Let denote an analogue of Wiener space which is the space of real-valued continuous functions on the interval [1]. The conditional expectations which are types of analytic conditional Fourier-Feynman transforms and conditional convolution products on are introduced by the author [2] using a conditioning function which contains present positions of the paths. According to the author’s paper, he investigated the effects that drift has on the conditional Fourier-Feynman transform, the conditional convolution product, and various relationships that occur among them. In particular, he derived several change of scale formulas for the conditional transforms and the conditional convolution products, which simplify evaluating the conditional expectations, because the probability measure used on cannot be scale-invariant [3, 4].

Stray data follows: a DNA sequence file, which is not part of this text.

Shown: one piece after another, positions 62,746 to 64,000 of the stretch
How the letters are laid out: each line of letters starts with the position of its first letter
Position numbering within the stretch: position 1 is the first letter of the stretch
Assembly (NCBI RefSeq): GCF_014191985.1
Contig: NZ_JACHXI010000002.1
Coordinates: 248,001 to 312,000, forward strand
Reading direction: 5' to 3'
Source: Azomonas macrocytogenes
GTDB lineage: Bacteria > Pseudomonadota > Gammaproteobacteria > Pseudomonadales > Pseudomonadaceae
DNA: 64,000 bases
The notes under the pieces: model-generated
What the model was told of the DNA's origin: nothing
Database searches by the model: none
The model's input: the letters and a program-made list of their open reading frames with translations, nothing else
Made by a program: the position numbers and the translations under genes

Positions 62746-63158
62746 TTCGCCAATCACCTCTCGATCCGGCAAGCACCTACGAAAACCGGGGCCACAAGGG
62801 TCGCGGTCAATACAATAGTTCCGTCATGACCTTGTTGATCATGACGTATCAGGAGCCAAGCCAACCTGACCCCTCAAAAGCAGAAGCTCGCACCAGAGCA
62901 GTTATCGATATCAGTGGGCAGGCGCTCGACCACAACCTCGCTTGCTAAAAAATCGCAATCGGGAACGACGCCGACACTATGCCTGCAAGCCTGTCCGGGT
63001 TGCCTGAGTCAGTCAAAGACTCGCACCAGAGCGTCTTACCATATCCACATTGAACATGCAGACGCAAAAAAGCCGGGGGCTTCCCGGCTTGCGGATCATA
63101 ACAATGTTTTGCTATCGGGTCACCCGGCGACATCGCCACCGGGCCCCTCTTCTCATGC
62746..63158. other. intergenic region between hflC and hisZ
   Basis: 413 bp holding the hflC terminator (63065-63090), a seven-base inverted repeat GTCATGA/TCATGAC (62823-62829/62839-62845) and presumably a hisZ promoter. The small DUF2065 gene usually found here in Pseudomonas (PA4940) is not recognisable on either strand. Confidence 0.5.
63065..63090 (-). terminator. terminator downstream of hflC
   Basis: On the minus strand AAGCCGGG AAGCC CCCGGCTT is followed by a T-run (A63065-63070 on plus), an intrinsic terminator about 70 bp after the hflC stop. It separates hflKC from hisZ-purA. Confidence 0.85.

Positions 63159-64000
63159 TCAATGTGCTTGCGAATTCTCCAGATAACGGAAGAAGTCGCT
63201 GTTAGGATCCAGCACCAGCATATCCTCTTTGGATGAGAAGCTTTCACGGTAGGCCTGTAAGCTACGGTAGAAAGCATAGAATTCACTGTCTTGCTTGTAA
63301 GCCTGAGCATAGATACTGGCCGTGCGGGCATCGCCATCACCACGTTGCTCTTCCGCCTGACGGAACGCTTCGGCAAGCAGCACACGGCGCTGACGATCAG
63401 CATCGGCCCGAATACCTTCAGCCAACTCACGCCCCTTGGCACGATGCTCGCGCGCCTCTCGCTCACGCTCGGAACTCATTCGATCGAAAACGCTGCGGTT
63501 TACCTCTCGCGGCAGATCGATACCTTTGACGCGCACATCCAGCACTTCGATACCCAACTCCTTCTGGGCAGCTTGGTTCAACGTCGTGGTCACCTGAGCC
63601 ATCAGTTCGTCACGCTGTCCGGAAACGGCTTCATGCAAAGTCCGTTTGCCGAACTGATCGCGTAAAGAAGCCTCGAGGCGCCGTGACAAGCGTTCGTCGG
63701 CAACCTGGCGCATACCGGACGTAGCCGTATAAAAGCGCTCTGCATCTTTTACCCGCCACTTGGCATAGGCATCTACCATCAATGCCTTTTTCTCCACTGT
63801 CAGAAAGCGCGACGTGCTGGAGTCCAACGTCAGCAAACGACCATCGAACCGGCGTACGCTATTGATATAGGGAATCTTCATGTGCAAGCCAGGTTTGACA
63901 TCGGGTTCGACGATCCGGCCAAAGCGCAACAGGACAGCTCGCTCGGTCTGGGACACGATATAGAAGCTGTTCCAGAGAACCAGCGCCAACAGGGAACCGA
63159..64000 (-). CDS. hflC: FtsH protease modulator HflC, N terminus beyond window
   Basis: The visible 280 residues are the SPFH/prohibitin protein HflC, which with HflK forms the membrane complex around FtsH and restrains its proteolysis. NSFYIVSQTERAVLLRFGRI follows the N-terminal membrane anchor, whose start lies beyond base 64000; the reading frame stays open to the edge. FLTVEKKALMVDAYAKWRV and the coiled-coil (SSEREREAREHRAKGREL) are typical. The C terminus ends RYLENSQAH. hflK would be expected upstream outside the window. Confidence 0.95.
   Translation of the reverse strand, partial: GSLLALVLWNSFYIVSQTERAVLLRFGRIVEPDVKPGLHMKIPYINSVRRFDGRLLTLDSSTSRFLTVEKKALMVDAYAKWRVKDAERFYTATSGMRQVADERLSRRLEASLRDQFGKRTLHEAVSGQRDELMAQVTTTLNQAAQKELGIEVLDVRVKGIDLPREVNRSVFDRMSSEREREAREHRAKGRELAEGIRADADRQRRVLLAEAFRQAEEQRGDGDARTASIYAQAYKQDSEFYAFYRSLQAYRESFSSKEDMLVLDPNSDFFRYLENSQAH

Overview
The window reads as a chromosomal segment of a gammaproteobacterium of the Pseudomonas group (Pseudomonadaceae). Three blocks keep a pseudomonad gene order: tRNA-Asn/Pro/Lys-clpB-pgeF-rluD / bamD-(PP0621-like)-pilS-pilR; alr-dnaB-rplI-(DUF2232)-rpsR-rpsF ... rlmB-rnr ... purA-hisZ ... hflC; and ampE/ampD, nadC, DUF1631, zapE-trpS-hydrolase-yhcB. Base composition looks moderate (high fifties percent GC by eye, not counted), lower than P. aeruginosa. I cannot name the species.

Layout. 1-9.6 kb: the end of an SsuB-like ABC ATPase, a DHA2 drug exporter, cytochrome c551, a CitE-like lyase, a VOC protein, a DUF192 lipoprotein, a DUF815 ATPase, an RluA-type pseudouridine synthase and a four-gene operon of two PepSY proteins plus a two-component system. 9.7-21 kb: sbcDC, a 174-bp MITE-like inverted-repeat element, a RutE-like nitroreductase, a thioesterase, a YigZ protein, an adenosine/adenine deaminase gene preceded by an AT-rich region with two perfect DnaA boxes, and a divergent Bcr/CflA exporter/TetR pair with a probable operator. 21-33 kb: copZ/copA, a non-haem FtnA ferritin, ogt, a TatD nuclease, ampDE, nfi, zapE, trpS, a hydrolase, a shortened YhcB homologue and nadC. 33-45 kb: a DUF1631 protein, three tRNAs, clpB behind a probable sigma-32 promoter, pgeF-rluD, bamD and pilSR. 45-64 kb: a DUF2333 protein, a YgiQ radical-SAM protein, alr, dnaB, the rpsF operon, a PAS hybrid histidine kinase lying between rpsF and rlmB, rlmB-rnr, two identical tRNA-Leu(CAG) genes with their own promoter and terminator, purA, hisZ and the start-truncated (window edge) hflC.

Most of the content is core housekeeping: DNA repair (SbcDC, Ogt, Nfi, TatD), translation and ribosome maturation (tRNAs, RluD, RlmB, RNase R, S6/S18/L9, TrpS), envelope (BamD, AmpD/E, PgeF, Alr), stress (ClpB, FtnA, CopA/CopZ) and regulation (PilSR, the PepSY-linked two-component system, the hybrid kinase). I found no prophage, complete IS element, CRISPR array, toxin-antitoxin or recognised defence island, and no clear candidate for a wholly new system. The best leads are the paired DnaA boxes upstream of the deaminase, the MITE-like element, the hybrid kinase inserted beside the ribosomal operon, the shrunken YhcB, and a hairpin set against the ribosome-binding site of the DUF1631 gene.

Let be absolutely continuous on and let be of bounded variation with a.e. on . Define a stochastic process by for and , where denotes the Paley-Wiener-Zygmund stochastic integral [1]. For a partition of , define random vectors and by With the conditioning function which contains the present position of the path , the author [5] evaluated the conditional Fourier-Feynman transforms and the conditional convolution products of the functions given bywhere is a complex Borel measure of bounded variation on , with , and is an orthonormal subset of . He then investigated relationships between the conditional Fourier-Feynman transforms and the conditional convolution products of the functions given by (3).